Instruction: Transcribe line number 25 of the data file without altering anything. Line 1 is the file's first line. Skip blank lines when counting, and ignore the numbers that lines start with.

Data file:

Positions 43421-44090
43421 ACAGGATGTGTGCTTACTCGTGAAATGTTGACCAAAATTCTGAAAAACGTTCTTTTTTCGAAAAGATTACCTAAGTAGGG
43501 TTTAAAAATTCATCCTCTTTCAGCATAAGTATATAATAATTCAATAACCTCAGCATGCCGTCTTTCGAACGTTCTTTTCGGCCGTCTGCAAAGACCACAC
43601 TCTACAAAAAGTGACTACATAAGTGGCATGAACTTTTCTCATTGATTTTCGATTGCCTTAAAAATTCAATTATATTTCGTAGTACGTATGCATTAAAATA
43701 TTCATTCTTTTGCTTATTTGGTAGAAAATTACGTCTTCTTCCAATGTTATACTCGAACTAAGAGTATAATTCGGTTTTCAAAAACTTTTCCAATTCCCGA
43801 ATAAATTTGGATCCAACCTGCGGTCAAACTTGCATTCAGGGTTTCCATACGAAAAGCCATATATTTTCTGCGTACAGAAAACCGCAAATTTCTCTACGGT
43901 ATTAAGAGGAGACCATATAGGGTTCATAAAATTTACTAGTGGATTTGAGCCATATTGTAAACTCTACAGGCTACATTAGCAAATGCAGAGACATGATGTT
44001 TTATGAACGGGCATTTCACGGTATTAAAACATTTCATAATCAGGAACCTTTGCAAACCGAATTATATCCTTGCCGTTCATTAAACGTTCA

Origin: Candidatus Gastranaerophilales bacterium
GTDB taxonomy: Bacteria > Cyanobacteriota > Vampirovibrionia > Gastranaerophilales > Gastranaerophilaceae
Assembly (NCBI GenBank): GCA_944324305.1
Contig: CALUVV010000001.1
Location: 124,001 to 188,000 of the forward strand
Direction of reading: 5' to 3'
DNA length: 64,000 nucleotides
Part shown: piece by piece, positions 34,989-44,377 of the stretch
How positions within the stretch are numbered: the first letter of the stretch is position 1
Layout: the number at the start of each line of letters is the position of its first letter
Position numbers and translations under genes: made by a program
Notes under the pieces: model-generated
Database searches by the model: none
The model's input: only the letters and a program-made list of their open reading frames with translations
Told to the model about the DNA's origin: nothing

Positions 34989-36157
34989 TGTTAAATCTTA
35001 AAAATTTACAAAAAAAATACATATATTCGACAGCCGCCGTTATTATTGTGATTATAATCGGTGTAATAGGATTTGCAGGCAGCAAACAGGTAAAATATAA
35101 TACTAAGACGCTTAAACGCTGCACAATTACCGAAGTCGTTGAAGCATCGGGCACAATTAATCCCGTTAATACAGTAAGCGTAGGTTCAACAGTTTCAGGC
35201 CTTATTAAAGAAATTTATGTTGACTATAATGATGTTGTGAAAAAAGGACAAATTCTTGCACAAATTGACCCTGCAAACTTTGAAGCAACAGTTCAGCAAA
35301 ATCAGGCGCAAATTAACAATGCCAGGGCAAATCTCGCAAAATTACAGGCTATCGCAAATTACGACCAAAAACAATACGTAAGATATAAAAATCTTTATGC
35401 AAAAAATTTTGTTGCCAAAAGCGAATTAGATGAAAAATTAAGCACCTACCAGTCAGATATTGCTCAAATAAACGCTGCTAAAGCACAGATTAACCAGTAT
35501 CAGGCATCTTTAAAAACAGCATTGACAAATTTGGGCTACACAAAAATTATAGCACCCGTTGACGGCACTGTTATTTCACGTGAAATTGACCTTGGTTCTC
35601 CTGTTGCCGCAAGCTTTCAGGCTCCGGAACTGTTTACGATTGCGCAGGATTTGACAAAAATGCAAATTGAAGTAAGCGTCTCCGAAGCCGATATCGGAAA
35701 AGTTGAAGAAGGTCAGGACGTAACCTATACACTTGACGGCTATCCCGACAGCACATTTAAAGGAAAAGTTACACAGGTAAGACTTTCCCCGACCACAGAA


34989 TGTTAAATCTTA